In March of this year, the U.S. government began housing unaccompanied migrant boys at Kay Bailey Hutchinson Convention Center in Dallas, Texas. Not long after that, Elisa O’Callaghan, advocate, artist, and board chair for Justice for Our Neighbors North Central Texas (DFW), was there to volunteer. We asked her about her experience and this is what she shared with us:
What can I say? I have good days and bad days. I leave happy to have made a difference or crying because the boys are very depressed. Bad days are when it’s time for me to go and I see the children crying or depressed because they are still there after 25+ days, and because they miss their family and just want to leave. I stay longer to listen and encourage them. I remind them that they have to have hope for better days ahead and that they need to have faith that they will leave soon. Those are two things they can’t lose, even if they have nothing else.
I remember when Bibles in Spanish came in and were handed out to almost all the boys. They were so happy and thankful.
The boys haven’t seen sunlight since they arrived, and they have been stuck inside ever since. By now they can’t wait to be set free and be reunited with loved ones. I play card games and teach English and I help them make their phone calls to family.
I ask them to make me a picture of their town back home. It makes them happy and proud to show me how beautiful and green their home town is. I have asked them to draw me a picture of their country back home because it helps them remember and connect.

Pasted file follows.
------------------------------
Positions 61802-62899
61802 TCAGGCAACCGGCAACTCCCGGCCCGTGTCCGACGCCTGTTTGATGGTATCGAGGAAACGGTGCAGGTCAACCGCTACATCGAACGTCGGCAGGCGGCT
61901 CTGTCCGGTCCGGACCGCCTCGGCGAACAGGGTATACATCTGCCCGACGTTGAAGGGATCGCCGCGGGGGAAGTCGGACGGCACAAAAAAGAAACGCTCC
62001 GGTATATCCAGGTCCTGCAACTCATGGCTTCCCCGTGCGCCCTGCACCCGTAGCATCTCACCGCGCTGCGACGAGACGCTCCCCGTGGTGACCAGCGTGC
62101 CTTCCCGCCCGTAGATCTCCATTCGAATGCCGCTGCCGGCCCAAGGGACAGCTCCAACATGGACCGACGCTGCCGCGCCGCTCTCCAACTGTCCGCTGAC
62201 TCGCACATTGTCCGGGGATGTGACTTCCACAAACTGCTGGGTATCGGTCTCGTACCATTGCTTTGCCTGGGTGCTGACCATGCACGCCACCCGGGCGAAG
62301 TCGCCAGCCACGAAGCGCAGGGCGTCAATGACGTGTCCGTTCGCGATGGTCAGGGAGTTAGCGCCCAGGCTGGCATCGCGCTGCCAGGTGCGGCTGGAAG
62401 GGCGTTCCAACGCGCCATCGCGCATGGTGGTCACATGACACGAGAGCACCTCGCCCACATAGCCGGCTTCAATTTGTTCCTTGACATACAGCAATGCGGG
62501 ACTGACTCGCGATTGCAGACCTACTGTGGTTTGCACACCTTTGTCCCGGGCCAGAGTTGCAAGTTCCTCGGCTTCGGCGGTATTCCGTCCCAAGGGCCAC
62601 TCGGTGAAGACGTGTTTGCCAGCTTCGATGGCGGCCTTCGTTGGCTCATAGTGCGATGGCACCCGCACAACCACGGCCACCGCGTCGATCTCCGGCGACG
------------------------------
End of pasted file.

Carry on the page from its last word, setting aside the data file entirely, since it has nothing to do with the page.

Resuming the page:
They dream of the day that they will eat their native foods and see their families again. We talk about food a lot. Many know how to cook and tell me what they plan to make when they are out. I pray that they all get to go to their sponsors, but I was told a small number might not. This breaks me, and all I can do is pray that they all will soon have a sponsor.
The boys also love making bracelets with friendship strings. I now have so many that they made for me. I will forever treasure these gifts. They make bracelets for their relatives and sponsors when they are set free.
One boy wouldn’t get out of his cot and wasn’t doing much to socialize with his peers. I got him up to play cards and draw with me. These are moments that will stay with me forever. He was up at least for those hours I was there. He created a beautiful picture for me of his small town.
These boys own nothing. But whatever they have, they share with others.
I’m a product of migrants. My father came to this country alone from Ecuador when he, too, was a teenager. He, too, was an unaccompanied minor. He passed away six years ago at the age of 93 in Los Angeles.
He was a great father and a kind human being. He was always helping his friends and neighbors. I remember him after coming home from work; he would always work and fix a neighbor’s car in our driveway. He never charged for his work – only for the parts. For a low-income person who depends on a car to go to work, this low-cost car repair was a vital kindness.
I want people to remember that these are kind children who have suffered so much hurt and pain already. But, despite this, they are still not jaded or bitter. Let’s not inflict more pain on them. Let’s stop separating families or caging children because they came alone.
These are good boys, and I am sure that they will all do great things just like my father.
To read more about Elisa and her work:
Something to Love (Nogales, Mexico)
Photo of migrant children waiting to be processed courtesy of Eugenio del Bosque.